Next up in our tour of the other playoff series…
Nov. 22: Penguins 6 at Senators 5 (SO)
Dec. 13: Senators 4 at Penguins 1
Feb. 23: Senators 4 at Penguins 3 (OT)
Mar. 1: at Senators 5, Penguins 4
Even though the Senators won the season series and bring more playoff experience to this series, there is something more than ominous about this matchup. It has the whiff of change about it. Pittsburgh has the motivation of having lost in the opening round to Ottawa last year, and they are – let’s face it – an extraordinarily talented team that is as healthy as it has been in months, with Marc-Andre Fleury and Sidney Crosby appearing to be recovered from their respective ankle injuries (or at least as much as they will be for this season).
Goals for/against: 13/18
Power play goals for/against: 3/6
Even-strength goals for/against: 10/11
Power play: 3/22 (13.6%)
Penalty killing: 7/13 (53.9%)
Record, one-goal games: 1-1-1
Record, 3+ goal games: 0-1
And, the big guns upon which the Penguins will rely haven’t had any particular success against this team…
Evgeni Malkin: 2-3-5, even
Sidney Crosby: 0-1-1, even (two games)
Marian Hossa: 0-3-3, -3 (all with
Sergei Gonchar: 1-2-3, -1
If there is someone to watch, though, it might be Ryan Malone, who is 4-2-6, even, in his four games worth of work against
The great unknown here is goaltender Marc-Andre Fleury. Fleury had a 40-win season last year and this year finished with a sparkling 10-2-1, 1.53, .950 record after returning from an ankle injury. Despite the remarkable run Ty Conklin had when Fleury went down, Fleury is the unquestioned number one goalie. But the playoffs have been another matter for Fleury in his young career. Since turning pro, he is 3-10, 3.78, .869 in his AHL and NHL playoff career and has not won a playoff series. Which Fleury shows up will be as important a factor as any in determining how far the Penguins will go this year.
What might make things a bit easier for Fleury, and for the Penguins in general, is that the Senators come into this series wounded in important areas. Daniel Alfredsson and Mike Fisher are out with head and knee injuries, respectively. They are being described as out for “weeks,” which might mean “months” if the Senators can’t find a way to discover production from elsewhere in their lineup. Alfredsson was 3-5-8, -1 in four games against the Penguins this year. As far as the remaining leaders on this team are concerned, there is some substantial production against the Penguins this year…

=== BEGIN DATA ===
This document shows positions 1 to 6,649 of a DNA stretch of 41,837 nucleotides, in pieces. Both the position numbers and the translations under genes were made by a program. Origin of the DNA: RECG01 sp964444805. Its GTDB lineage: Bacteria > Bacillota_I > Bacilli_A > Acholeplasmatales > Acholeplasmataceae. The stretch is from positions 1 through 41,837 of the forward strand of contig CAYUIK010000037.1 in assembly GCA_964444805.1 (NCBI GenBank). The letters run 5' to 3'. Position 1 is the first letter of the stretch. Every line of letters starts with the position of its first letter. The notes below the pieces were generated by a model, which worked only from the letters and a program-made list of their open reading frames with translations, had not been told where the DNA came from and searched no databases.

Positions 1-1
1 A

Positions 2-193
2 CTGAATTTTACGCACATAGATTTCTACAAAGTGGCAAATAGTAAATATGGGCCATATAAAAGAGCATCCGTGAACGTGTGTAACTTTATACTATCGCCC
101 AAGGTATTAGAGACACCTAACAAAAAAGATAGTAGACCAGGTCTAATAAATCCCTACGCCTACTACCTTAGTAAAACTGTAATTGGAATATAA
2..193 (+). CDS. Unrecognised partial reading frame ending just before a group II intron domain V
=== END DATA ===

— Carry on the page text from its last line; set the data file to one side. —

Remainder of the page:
Jason Spezza: 4-4-8, +4
Dany Heatley: 6-0-6, +5
Cory Stillman: 1-3-4, -1 (incl. games w/Carolina)
Antoine Vermette: 1-2-3, even
Wade Reddan: 0-5-5, +3
As if the injury situation isn’t enough for the Senators, there is the goaltending situation. Martin Gerber has taken over the number one job, and one would have to think he’ll get the call to start the series. However, despite his 2-0-1 record against the Penguins this year, his 3.25, .877 numbers don’t inspire the greatest confidence. Ray Emery, who appears to have played himself out of Ottawa, if the Senators can find a taker in the off-season for the two remaining years on his contract, has played in one game since late-February. He has a 1-0-0 record against the Penguins this year (2.77, .914), and he was the goalie of record in all five games of a 4-1 Senators series victory over the Penguins in the opening round last year.
With all due respect to
Fleury has to demonstrate that what success he’s had so far doesn’t restrict him to being a regular season wonder who folds up in the playoffs. Until he has that playoff success, there will be doubts about his big game ability.
There is perhaps no series among the eight in the first round where who wins Game One is more important. If